Solar Observing

The Sun is a fascinating astronomical object to observe. However, extreme care is required if you wish to observe the Sun safely. Never look directly at the Sun with the naked eye or with any optical instrument. You must be familiar with the safe observing methods before attempting to observe the Sun.

The Solar Observing part of this website gives my solar observations since 1997 and throughout the last two solar cycles and much more! Included is information on how to observe the Sun. 

Greatest Sunspot Groups

2022 marks the 75th anniversary since the appearance of the largest recorded sunspot group in April 1947. I've written a book describing the appearance of this group, four other great sunspot groups from the same solar cycle together with great groups in 1989 and 2014. A variety of sources have been used to show the passage of these groups sunspot groups across the solar disk including solar drawings from Mt Wilson Observatory and the Japanese observer Hisako Koyama. In addition, the passage of a further 24 great groups are shown as well an area measurement of the Carrington Event sunspot group from 1st September 1859. Further details on downloading the book for free can be found here.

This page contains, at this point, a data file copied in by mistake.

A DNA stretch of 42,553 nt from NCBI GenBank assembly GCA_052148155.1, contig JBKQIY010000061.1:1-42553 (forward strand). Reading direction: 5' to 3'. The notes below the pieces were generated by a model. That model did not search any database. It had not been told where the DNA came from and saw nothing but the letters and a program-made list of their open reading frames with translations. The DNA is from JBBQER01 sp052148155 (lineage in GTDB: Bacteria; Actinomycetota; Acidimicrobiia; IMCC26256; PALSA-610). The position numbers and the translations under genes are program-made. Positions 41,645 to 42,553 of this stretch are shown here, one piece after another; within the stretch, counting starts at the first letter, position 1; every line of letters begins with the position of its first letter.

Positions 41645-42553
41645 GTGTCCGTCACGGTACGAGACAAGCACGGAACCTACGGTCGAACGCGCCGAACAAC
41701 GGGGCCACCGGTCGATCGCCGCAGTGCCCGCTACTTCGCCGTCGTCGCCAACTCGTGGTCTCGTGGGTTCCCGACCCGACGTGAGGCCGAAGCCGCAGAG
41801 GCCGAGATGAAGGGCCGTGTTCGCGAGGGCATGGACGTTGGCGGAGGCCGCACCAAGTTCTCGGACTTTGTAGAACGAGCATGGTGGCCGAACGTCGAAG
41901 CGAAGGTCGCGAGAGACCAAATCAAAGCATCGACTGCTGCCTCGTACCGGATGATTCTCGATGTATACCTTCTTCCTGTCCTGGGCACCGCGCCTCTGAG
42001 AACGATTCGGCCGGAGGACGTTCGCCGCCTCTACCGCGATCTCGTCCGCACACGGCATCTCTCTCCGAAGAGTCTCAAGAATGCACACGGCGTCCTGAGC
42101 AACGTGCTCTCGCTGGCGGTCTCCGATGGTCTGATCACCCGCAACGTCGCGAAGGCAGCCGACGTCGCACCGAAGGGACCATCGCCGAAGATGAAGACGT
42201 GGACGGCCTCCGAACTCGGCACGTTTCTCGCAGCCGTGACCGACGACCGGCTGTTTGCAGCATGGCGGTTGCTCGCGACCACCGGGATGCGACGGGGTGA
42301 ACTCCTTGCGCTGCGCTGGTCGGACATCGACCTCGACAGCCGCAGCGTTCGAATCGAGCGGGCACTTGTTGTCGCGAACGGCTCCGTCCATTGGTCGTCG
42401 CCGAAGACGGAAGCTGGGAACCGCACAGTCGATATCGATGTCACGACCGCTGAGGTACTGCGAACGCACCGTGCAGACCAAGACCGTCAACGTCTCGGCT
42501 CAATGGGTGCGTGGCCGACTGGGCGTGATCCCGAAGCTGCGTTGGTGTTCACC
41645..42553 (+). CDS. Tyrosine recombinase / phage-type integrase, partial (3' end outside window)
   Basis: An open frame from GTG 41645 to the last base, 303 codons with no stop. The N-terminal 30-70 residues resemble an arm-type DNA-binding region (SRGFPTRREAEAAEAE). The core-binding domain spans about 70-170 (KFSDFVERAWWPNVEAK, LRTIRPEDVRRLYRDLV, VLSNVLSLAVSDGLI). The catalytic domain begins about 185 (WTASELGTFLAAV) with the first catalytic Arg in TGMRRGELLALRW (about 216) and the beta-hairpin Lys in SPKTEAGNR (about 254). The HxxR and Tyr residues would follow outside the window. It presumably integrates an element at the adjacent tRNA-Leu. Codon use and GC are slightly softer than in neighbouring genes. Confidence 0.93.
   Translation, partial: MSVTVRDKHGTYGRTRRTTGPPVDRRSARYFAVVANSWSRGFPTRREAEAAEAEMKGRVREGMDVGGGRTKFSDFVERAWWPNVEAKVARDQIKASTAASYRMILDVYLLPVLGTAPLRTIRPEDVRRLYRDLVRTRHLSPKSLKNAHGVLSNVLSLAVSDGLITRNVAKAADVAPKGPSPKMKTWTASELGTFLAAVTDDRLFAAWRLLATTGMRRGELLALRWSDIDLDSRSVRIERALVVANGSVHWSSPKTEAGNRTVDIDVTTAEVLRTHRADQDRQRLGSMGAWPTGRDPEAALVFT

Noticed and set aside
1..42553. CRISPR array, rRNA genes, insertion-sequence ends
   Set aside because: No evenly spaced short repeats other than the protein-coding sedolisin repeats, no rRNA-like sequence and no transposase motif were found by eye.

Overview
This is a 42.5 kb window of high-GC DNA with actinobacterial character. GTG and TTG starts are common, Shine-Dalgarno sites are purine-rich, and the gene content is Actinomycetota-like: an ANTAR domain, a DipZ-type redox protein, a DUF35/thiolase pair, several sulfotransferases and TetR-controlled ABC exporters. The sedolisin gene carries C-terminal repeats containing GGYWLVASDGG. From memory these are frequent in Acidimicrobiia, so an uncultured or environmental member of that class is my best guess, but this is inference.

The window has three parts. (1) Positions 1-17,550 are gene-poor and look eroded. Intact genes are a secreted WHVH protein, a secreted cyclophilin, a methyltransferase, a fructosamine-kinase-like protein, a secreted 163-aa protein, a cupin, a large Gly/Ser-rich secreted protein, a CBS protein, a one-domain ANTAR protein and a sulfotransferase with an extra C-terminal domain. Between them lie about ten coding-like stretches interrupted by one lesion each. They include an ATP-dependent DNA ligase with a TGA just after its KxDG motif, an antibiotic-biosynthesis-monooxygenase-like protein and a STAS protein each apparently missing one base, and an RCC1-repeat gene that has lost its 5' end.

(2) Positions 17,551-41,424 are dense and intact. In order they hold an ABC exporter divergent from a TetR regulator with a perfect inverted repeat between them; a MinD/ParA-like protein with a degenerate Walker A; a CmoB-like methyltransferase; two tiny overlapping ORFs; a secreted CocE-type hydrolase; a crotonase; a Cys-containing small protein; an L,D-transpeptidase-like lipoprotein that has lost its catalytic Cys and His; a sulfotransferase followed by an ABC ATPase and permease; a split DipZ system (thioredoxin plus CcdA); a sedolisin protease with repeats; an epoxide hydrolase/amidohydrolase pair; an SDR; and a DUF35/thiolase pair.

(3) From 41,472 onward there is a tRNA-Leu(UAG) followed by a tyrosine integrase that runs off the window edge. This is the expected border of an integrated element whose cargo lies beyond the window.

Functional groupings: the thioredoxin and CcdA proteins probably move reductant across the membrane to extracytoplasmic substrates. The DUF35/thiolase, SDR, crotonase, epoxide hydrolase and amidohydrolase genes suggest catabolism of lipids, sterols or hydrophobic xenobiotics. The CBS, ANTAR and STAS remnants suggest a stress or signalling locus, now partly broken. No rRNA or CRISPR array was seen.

Noctilucent Clouds (NLC)

These clouds can be seen during the summer months when the Sun is between 6° and 16° below the horizon and usually between 50° and 70° latitude (north and south). For those of us in the northern hemisphere, they will be seen towards the NW horizon after sunset and the NE horizon before sunrise. They are seen by reflected sunlight from very high clouds at altitudes of about 80 km (50 miles) and appear much brigher than any normal tropospheric clouds. Images I've taken can be seen via the NLC part of the website.